Wednesday, November 19, 2008

NASA should stop making rockets

A colleague of mine at work sent me a link today about an astronaut losing a tool bag in space during a space walk to work on the international space station. That seems as good a lede

as any to introduce a thought I've had for a while: NASA needs to be gutted.

Now, I like scientific research as much as the next guy — probably more than the typical next guy, actually. And despite my general preference for a small federal government, I do think the federal government needs to play a major part in funding science. Some of the most interesting and useful things we enjoy in the modern world have their origins in pure scientific research, and that's the kind of research that individuals and private companies have the least to gain from in terms of ROI.

My problem with NASA isn't that the government is spending so much money on research, it's that we're getting virtually nothing in return. We're not even trying to do real research anymore; manned missions these days are just excuses to fix whatever piece of the shuttle broke on the way up, and maybe pop another module to a space station that seems to be its own raison d'ĂȘtre.

In fact, one of NASA's points of pride is that its rovers and probes now use cheap, off-the-shelf parts. NASA sees that as proof that it's learning to work on a budget; I see it as proof that its innovative days are over. I'd rather spend $500 million and have learned something new than spend $100 million for what is, essentially, an expensive toy.

And while I'm trying my best to bite my tongue and not delve into a rant about the agency's all-consuming obsession to find water on Mars, suffice it to say that my world would be not be rocked in the least if they found ice there, or even evidence of Martian bacteria.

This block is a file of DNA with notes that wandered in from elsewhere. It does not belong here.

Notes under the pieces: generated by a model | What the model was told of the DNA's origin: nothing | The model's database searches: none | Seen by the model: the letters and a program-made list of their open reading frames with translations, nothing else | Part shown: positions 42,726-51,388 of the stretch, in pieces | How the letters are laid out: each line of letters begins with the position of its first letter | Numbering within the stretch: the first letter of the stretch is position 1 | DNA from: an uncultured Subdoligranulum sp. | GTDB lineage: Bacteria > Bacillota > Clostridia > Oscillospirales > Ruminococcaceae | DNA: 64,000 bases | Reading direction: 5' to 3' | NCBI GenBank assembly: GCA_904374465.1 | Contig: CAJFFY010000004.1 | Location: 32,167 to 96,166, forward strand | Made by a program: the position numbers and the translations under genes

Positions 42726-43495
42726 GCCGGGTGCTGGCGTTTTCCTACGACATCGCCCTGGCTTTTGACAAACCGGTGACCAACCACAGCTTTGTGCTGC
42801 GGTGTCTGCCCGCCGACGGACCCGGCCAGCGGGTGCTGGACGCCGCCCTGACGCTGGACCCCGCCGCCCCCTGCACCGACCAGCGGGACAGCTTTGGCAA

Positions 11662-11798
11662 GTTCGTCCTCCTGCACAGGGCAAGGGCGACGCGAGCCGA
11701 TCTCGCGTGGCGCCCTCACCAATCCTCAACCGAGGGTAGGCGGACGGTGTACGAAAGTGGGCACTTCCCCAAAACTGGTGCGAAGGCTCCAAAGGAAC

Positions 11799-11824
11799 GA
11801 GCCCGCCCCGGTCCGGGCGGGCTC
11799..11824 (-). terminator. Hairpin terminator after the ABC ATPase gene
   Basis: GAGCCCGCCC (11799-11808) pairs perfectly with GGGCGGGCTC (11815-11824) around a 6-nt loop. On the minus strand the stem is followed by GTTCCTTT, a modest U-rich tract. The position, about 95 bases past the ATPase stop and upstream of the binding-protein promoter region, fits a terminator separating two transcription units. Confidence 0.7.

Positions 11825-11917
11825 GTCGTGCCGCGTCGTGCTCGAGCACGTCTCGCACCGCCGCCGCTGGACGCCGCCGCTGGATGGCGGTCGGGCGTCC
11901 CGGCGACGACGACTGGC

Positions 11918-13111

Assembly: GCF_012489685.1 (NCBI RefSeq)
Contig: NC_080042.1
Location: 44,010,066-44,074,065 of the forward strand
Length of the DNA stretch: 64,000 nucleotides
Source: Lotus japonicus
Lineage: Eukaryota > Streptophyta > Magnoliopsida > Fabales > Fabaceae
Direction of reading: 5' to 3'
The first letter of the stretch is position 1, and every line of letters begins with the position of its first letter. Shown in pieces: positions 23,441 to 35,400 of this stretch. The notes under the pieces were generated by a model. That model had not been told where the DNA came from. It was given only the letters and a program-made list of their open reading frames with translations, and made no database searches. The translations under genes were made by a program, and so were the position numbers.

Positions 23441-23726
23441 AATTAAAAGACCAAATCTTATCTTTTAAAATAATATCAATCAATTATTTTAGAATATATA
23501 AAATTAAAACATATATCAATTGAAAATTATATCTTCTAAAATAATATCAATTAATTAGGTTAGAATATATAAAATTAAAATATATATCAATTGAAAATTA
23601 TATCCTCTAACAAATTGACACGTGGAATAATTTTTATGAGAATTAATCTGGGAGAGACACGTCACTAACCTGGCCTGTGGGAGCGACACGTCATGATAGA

Where does that leave space research? At the risk of shedding my usual pinko hue for a deeper red, it's time for government to just get out of the private sector's way. The X Prize produced more innovation in space travel in eight years than NASA has since inventing the shuttle in 1981. If we want to make space travel a part of daily life, NASA's space missions should be gutted and the money appropriated to incentives in the private sector.

To be fair, there is still a substantial amount of pure research the government does through NASA. In particular, space telescopes and probes are giving us fascinating new insights to the universe. We've all but confirmed that black holes exist, and much of that research has been in the past decade; we're seeing farther and farther out, and thus farther and farther back in time. NASA should keep these research projects; but it should start shifting away from the job of getting the satellites themselves into orbit.

And please, can we stop talking about manned missions to Mars until we have a reason to go there? "Because it is there" is a great reason to go where no man has gone before, but George Mallory didn't cost taxpayers billions of dollars.

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